There is a quote from Irwin’s parents on the Founders section of the “Dare to Dream Camp” website, which clearly states their reason for creating the camp to honor their son.
“We never knew the extent that Kenny reached out to help those in need. After his death, we received hundreds of letters, telling us stories and situations where Kenny had personally touched their life.”
The website continues by saying, “Kenny never wanted attention for doing a good deed or to be put in the spotlight of someone doing something extraordinary. He just knew he was fortunate and lucky to have the opportunity to do what he truly loved. And he wanted to make that possible for the children he encountered along the way, helping them to have the same opportunities to pursue their dreams.”
Irwin was never married and had no children of his own, but he was loved by and survived by his parents and three sisters.
Tony Roper competed in 60 NASCAR Craftsman Truck Series races from 1995 to 2000. In that time, he earned one top five and eight top 10s, driving for owners such as Mike Mittler, Bob Brevak and Tom Glory. Roper also competed in 19 Busch Series races, earning three top 10s while driving for owners such as Steve Coulter and Joe Washington.
Roper, the son of Missouri racing legend Dean Roper, begin his racing career in 1986 driving modifieds and late models on the Midwest’s asphalt and dirt tracks. The Fair Grove, Mo. native also competed in the American Speed Association (ASA) from 1992 to 1996, and was the runner-up in the rookie of the year race.
In 2000, Roper signed a two-year deal to drive for Washington Erving Motorsports in the Busch Series, but after qualifying for just three of the first nine races, Roper and the team parted ways. That August, Roper decided to compete in the CTS with old friend and truck owner Mike Mittler, driving the No. 26 Mittler Tools Ford. It was while running in the CTS at the Texas Motor Speedway on October 13, 2000, that Roper lost his life.
On lap 31, Roper’s truck made contact with the No. 43 Petty Dodge driven by Steve Grissom. The contact sent Roper’s truck hard to the right and slamming into the frontstretch wall. Roper never regained consciousness and passed away at 10:55 a.m. the following day due to a severe neck injury.
Roper was only 35 when he died and left behind a wife, Michelle.
Of course, Earnhardt, Petty, Irwin and Roper aren’t the only drivers to die while practicing for or competing in a NASCAR event. Neil Bonnett was killed after a Daytona 500 practice crash in 1994. Rodney Orr was killed two days later while practicing for the Busch race there. John Nemechek, brother of Nextel Cup driver Joe Nemechek, was killed during a CTS race at Homestead-Miami Speedway in 1997. Clifford Allison was participating in a 1992 Busch Series practice at Michigan International Speedway when he was killed. In 1991, Cup Series driver JD McDuffie was killed in a race at Watkins Glen and is the reason there is now a chicane at the track. Busch Series and ARCA driver Blaise Alexander was killed on October 24, 2001, while going for the win in an ARCA event at Charlotte and Slick Johnson, who raced in the Cup Series and Busch Series, died in 1990 while participating in an ARCA race.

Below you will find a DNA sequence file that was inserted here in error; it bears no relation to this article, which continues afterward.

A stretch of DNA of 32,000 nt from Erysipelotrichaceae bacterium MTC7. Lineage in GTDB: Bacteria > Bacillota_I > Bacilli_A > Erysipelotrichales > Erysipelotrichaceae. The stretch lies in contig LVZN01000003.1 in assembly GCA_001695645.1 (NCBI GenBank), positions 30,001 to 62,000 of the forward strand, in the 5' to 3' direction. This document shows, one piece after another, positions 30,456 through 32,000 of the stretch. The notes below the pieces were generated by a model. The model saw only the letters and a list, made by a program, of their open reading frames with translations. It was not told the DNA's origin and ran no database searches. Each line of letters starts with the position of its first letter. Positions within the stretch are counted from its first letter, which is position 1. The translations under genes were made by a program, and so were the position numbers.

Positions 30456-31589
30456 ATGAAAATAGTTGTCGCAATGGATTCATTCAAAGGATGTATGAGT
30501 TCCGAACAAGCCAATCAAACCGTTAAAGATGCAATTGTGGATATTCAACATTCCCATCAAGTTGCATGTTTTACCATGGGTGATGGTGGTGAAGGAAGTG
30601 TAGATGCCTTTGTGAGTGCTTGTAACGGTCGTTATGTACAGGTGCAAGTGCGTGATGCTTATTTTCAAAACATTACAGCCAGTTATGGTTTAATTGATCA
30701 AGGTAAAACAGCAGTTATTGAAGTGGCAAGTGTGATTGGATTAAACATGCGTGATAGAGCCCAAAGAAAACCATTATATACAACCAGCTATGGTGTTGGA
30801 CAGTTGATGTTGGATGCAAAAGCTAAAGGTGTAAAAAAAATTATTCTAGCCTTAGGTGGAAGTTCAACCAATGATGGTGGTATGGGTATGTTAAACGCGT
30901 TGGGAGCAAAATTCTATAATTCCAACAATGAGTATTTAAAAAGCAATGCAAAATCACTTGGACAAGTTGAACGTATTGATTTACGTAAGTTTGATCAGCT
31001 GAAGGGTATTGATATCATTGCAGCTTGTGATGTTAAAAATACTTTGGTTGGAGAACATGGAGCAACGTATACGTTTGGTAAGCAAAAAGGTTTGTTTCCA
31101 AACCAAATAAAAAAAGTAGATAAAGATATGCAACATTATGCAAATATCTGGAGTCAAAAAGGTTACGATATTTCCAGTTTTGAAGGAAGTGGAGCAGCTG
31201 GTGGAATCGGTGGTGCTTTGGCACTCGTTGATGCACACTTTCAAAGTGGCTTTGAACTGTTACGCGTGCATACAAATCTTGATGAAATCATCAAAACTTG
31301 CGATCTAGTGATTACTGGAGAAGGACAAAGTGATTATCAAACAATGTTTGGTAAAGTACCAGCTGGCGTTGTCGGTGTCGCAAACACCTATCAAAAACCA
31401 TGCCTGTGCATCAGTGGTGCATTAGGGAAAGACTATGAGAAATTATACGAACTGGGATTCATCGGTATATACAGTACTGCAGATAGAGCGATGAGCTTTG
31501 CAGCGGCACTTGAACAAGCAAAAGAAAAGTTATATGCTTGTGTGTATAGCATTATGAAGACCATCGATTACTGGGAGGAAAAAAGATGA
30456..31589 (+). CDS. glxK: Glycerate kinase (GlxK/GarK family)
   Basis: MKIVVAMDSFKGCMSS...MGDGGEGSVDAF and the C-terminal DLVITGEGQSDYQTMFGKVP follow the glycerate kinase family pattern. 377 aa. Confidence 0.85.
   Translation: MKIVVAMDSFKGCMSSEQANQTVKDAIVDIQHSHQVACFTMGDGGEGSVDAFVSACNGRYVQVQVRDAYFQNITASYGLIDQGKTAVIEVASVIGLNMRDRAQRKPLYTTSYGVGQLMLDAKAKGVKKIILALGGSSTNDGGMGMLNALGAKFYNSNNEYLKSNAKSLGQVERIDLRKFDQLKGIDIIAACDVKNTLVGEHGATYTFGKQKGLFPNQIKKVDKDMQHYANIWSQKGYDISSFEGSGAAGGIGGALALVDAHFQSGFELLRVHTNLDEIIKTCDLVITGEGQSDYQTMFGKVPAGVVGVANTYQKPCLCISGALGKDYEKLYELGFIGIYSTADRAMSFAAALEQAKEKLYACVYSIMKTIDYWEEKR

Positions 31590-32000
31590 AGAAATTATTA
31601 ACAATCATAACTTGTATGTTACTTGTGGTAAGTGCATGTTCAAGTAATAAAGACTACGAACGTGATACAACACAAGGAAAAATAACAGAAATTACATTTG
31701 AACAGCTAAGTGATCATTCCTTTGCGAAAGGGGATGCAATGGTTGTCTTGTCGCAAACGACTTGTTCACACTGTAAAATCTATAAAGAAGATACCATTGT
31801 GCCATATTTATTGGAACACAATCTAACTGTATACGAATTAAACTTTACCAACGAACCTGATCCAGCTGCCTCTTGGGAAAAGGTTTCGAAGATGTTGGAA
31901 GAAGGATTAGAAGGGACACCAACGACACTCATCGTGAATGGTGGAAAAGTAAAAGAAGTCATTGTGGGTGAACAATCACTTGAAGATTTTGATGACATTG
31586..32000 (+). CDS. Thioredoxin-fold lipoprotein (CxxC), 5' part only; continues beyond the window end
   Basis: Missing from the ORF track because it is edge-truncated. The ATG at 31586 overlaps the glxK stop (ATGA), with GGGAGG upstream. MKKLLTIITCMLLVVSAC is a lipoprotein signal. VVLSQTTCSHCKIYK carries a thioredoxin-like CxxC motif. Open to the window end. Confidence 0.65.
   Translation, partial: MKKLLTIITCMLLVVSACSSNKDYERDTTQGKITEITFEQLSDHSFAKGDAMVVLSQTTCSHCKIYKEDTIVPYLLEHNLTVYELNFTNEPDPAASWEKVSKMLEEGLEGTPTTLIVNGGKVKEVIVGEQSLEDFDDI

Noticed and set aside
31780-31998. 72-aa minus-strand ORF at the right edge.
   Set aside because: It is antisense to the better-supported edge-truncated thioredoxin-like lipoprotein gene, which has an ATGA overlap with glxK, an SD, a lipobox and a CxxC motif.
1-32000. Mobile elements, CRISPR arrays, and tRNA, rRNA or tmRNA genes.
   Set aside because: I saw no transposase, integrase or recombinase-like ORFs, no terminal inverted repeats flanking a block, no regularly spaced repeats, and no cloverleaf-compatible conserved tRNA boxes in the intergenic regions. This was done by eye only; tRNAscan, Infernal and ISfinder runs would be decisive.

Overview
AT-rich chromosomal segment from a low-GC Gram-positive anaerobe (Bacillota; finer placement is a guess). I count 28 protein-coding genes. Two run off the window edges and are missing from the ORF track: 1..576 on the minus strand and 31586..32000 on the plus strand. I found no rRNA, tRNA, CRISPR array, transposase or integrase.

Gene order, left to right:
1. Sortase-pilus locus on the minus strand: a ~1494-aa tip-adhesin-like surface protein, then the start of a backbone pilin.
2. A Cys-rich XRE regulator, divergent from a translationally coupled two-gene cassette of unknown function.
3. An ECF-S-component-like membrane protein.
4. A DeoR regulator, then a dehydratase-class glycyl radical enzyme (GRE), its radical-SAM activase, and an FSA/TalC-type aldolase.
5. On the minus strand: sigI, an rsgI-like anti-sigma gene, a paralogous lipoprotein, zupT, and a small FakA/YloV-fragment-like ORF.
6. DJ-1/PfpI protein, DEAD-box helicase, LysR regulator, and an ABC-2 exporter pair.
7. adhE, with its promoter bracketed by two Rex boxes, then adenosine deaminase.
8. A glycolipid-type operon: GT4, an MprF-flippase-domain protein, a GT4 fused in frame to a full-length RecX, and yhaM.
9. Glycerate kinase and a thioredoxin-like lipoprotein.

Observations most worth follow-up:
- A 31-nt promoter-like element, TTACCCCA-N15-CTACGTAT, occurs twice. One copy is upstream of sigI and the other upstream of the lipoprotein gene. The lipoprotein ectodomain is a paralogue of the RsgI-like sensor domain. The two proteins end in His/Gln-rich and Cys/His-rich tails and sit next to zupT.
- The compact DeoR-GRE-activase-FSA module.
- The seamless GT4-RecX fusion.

Park, who was injured during a Busch Series race, and Nadeau, who was injured while practicing for a Nextel Cup event, both suffered severe and potentially life-threatening injuries. Park returned to the track, competing in the Nextel Cup, Busch and Craftsman Truck series since his accident, while Nadeau has not returned and may never return to the track as a driver, but continues his involvement in the sport by consulting others.
Other drivers have been killed while traveling to and from the racetrack, most recently Davey Allison dying in a helicopter crash at Talladega and Alan Kulwicki in an airplane crash near Bristol, both happening in 1993.
While Earnhardt’s death may be the biggest tragedy to rock the NASCAR world in recent memory, it is by no means the only one we should remember. Several drivers have lost their lives in pursuit of or while living their dreams, and their stories should be told. Because of each of their deaths, the sport we love is much safer than it was prior to their loss. These drivers did not die in vain; racecar drivers across the country will live through their horrific wrecks because these drivers did not. We should remember that. We should remember them. We should remember ALL of them.